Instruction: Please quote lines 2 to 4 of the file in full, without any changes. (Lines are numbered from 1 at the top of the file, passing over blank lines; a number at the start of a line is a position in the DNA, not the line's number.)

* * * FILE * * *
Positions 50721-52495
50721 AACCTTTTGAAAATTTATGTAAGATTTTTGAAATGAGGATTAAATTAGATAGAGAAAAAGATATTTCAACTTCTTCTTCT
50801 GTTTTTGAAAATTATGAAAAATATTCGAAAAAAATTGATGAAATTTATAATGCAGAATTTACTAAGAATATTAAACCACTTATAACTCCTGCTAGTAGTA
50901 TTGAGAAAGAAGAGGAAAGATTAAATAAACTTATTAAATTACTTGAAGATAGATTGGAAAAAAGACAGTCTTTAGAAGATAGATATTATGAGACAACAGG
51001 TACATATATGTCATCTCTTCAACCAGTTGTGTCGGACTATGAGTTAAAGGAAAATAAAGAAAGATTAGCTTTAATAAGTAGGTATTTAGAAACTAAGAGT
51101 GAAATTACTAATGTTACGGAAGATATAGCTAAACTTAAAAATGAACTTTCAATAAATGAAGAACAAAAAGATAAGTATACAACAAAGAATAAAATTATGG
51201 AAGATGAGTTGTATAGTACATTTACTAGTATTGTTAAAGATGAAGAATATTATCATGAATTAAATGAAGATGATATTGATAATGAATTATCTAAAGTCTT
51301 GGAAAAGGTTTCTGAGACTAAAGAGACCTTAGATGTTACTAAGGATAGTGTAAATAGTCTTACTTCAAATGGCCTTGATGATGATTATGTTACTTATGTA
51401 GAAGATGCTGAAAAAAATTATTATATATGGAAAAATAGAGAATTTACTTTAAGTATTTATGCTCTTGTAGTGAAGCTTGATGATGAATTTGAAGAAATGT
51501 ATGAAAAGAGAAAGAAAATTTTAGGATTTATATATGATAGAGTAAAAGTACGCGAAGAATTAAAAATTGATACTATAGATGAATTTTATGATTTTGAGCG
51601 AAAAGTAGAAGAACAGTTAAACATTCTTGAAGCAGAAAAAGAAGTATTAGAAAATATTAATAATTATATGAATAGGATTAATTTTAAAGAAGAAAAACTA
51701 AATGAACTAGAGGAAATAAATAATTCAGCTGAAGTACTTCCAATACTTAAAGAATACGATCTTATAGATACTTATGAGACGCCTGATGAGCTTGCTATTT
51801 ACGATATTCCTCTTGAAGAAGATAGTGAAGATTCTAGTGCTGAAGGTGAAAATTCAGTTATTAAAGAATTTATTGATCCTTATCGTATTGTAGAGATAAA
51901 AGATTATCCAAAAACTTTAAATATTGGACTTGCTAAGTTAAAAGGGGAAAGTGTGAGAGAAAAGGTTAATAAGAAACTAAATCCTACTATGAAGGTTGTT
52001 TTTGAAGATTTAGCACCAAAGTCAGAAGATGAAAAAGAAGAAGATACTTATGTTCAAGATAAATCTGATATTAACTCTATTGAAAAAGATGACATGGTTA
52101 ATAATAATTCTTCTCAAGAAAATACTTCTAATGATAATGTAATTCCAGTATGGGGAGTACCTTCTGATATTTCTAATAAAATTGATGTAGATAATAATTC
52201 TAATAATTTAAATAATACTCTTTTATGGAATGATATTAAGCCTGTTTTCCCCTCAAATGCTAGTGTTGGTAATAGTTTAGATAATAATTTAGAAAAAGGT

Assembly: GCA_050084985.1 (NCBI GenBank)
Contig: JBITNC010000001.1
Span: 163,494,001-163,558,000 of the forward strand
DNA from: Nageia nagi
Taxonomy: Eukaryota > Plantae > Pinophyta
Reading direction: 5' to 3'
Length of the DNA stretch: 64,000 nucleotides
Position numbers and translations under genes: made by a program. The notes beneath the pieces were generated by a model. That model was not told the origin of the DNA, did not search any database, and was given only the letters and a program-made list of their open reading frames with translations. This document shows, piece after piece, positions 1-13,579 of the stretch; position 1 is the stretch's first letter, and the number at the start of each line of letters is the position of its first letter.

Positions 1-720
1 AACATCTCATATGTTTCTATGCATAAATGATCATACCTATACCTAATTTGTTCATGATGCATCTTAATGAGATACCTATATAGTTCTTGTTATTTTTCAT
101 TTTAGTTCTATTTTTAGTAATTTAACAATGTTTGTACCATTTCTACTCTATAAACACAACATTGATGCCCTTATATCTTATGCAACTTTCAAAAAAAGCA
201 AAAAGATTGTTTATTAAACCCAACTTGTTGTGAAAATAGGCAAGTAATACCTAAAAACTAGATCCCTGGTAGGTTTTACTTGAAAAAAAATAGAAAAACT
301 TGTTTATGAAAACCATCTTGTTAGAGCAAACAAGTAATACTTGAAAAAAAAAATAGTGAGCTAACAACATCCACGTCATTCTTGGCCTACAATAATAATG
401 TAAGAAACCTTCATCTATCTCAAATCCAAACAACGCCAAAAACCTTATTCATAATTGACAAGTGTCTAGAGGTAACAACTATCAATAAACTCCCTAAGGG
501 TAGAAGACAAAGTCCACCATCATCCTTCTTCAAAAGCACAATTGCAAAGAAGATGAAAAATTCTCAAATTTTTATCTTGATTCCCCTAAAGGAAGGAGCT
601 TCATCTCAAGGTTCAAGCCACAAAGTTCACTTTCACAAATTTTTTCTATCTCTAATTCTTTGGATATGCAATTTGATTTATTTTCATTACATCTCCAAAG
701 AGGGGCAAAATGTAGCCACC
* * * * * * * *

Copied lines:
50721 AACCTTTTGAAAATTTATGTAAGATTTTTGAAATGAGGATTAAATTAGATAGAGAAAAAGATATTTCAACTTCTTCTTCT
50801 GTTTTTGAAAATTATGAAAAATATTCGAAAAAAATTGATGAAATTTATAATGCAGAATTTACTAAGAATATTAAACCACTTATAACTCCTGCTAGTAGTA
50901 TTGAGAAAGAAGAGGAAAGATTAAATAAACTTATTAAATTACTTGAAGATAGATTGGAAAAAAGACAGTCTTTAGAAGATAGATATTATGAGACAACAGG